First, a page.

Funeral date set for 'brilliant storyteller' Whittle

By Jon Slattery

The
funeral of Brian Whittle, the boss of the Cavendish Press news agency
in Manchester who has died aged 59, will be held on Tuesday.

Whittle collapsed on Friday at a party in Manchester to mark the
final departure of the Daily Express, Sunday Express and Daily Star
from the city.

His funeral will be held at St Vincent de Paul RC
Church, Tatton Street, Knutsford, at 1pm. A wake will be held at The
Cottons Hotel and Spa, Manchester Road, Knutsford.

Whittle\’s
career spanned the local and national press and he championed the cause
of freelances through his work for the National Association of Press
Agencies. A brilliant storyteller, he wrote in Press Gazette just a
fortnight ago about his life and times chasing George Best around
Manchester when he was on the Sunday People.

He began his career
on the Harrogate Advertiser followed by stints at the Northern Echo in
Darlington and the Morning Telegraph in Sheffield.

In 1967
Whittle moved to the Daily Sketch before joining the Sunday People,
became showbiz editor of the Daily Star and then news editor of Eddy
Shah\’s Post. He also worked for the National Inquirer in the US.

Together
with photographer Brian Taylor, Whittle joined his close friend Peter
Reece in the Manchester News Service. He set up Cavendish Press in
1979. The agency continues under the leadership of Jon Harris.

In recent years, two stories were to become particularly important to him.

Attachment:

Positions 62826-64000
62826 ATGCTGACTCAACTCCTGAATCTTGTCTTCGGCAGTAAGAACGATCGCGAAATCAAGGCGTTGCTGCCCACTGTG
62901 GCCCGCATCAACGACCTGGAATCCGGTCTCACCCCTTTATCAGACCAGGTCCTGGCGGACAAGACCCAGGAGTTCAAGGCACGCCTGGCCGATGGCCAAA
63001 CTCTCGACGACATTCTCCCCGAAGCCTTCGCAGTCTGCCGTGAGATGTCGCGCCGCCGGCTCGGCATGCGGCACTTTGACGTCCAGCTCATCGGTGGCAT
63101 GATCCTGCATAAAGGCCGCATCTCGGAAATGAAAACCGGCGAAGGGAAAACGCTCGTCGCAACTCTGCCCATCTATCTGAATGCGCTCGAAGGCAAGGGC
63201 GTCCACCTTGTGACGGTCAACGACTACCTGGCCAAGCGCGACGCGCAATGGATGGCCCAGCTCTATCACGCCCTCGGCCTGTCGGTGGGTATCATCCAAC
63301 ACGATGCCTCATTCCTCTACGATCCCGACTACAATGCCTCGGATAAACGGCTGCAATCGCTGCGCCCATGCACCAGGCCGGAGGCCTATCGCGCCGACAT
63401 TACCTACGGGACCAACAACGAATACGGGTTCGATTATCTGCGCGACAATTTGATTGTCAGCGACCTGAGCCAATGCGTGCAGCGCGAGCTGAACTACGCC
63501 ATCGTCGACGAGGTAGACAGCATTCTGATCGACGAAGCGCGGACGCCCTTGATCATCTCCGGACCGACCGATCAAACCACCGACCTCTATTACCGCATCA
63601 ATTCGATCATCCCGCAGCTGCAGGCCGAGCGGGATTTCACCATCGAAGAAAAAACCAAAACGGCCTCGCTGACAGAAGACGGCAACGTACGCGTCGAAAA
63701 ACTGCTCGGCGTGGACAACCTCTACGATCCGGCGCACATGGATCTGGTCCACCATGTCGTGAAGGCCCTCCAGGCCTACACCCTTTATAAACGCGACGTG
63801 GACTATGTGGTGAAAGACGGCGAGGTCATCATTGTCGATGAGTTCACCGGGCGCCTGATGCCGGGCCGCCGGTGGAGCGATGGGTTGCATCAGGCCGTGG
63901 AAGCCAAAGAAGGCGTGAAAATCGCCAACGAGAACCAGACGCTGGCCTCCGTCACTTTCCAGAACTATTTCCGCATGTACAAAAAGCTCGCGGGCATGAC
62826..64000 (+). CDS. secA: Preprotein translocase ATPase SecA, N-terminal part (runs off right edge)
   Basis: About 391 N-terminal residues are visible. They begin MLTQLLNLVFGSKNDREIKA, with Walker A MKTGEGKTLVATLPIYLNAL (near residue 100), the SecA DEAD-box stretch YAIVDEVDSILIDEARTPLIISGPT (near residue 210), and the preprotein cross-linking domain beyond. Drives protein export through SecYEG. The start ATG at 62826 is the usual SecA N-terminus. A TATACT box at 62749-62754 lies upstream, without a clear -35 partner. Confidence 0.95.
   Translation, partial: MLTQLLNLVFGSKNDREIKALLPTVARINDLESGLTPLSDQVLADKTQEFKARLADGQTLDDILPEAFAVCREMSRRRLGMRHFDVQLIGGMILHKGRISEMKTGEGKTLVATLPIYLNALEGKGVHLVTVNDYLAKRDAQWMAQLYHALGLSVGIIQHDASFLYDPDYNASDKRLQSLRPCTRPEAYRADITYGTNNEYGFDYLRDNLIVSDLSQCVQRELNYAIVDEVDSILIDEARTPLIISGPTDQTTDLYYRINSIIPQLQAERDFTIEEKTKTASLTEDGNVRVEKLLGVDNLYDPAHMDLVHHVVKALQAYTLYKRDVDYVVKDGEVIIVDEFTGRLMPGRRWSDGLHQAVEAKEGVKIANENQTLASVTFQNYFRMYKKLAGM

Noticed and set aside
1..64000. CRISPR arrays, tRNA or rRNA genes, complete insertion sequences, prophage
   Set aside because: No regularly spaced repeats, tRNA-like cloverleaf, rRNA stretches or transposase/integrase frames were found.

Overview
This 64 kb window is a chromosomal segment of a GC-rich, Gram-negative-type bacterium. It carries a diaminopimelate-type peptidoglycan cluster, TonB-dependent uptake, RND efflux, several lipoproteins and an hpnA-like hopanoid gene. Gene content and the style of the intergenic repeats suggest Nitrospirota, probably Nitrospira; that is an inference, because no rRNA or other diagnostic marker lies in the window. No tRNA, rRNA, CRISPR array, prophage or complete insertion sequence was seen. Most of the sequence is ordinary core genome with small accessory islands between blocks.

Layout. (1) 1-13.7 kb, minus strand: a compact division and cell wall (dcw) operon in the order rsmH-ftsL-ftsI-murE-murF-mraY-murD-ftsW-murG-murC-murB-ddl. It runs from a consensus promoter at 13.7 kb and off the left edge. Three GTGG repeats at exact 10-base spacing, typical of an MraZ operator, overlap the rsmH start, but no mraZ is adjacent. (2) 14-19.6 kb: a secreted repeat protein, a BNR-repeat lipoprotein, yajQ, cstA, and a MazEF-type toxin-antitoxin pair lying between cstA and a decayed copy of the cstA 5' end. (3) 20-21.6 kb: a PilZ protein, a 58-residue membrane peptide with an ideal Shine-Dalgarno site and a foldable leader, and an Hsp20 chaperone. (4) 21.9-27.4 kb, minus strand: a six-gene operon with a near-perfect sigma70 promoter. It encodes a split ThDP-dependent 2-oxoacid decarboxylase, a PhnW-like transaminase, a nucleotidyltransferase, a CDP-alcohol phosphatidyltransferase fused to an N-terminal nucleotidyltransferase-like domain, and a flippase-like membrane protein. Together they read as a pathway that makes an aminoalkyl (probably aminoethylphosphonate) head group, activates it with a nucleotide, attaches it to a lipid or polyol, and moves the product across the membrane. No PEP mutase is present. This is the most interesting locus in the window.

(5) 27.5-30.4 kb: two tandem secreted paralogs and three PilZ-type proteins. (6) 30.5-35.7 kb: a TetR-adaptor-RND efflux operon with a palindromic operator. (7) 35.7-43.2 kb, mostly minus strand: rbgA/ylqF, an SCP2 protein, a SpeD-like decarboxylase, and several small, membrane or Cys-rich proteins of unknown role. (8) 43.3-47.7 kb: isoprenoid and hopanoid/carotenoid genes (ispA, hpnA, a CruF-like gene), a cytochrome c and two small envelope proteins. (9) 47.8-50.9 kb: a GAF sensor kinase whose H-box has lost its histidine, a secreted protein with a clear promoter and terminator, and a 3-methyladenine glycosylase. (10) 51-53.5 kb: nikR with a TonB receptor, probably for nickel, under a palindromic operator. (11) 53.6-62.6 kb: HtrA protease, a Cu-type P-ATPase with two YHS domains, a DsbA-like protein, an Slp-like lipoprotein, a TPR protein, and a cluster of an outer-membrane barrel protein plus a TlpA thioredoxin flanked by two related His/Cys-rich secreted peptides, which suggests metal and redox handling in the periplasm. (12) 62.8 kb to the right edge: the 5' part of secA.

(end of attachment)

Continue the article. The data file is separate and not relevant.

Cavendish
Press was responsible for the first pictures of Kirsty Howard, the girl
born with a back-to-front heart, who has helped raise almost £5 million
for the children\’s hospice, Francis House.

Mass-murderer Harold
Shipman was the other. He devoted hundreds of hours of his own time to
digging into Shipman\’s background in Hyde, near Manchester, and wrote a
book about the case.

Chris Johnson, boss of Mercury Press in
Liverpool and chairman of NAPA, said: \”Brian was a no-nonsense
northerner who loved life, revelled in a job well done and always saw
the funny side.

\”Whether it was a sensational news story, his
authoritative book on Shipman, or the latest joke he wanted to share,
Brian enjoyed nothing more than telling a rollicking good story.

\”Whether
it was bossing Cavendish Press or any of his other jobs, Brian was
always the consummate professional and a dedicated journalist of the
highest calibre. To say that he will be sorely missed is a huge
understatement.\”

He leaves a wife, Maureen, and three sons, Mark, Peter and Christopher.

■ Full obituary in our next issue

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